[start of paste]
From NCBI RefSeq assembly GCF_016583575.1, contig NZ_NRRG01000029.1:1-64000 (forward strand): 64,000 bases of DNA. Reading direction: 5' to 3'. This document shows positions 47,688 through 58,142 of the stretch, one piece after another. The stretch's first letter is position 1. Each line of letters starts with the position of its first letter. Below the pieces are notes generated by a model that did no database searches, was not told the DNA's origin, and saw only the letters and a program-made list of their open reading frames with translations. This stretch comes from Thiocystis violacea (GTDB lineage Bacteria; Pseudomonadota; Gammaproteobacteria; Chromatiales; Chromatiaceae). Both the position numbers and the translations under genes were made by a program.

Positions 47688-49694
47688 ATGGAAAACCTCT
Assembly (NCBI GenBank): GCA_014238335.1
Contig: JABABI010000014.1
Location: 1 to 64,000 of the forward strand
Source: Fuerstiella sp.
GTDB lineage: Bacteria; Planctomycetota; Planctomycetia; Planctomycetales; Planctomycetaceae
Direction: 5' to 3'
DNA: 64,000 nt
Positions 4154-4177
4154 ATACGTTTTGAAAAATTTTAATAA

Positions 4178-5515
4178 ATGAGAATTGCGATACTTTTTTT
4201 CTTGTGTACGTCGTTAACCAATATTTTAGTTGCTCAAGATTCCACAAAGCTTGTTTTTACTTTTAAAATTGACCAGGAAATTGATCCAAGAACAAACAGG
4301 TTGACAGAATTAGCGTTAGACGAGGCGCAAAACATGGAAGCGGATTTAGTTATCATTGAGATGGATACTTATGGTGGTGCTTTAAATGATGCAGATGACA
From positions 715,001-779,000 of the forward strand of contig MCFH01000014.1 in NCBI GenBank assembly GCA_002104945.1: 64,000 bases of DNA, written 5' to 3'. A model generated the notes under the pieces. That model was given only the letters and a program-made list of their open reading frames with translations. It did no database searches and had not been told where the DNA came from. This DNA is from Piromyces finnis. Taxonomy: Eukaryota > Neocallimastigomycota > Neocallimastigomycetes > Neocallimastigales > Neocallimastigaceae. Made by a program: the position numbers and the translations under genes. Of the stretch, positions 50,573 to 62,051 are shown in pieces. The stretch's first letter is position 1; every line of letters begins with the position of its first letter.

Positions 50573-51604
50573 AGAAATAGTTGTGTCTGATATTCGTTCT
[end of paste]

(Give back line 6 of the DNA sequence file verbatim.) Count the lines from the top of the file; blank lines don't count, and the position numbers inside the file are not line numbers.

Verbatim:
Location: 1 to 64,000 of the forward strand